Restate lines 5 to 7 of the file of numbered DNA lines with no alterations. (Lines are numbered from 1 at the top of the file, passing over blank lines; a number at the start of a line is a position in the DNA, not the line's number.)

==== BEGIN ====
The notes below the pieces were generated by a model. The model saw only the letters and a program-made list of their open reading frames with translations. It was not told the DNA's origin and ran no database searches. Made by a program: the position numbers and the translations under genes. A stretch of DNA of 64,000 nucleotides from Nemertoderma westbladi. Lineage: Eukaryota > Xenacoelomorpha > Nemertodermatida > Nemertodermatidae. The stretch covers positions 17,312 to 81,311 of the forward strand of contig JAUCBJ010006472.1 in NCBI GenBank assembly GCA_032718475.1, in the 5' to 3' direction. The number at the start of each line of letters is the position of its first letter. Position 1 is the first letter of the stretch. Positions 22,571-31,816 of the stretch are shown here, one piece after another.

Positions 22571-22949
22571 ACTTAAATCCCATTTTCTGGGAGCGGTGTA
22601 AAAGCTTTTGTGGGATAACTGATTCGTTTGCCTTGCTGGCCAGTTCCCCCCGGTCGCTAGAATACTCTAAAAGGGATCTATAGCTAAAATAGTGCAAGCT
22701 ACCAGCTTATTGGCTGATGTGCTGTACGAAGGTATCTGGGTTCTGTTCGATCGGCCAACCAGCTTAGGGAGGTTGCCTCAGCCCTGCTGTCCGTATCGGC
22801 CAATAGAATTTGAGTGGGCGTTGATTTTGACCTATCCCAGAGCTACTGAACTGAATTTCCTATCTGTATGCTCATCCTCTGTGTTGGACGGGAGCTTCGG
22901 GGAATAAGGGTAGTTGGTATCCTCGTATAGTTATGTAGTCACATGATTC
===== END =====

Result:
22701 ACCAGCTTATTGGCTGATGTGCTGTACGAAGGTATCTGGGTTCTGTTCGATCGGCCAACCAGCTTAGGGAGGTTGCCTCAGCCCTGCTGTCCGTATCGGC
22801 CAATAGAATTTGAGTGGGCGTTGATTTTGACCTATCCCAGAGCTACTGAACTGAATTTCCTATCTGTATGCTCATCCTCTGTGTTGGACGGGAGCTTCGG
22901 GGAATAAGGGTAGTTGGTATCCTCGTATAGTTATGTAGTCACATGATTC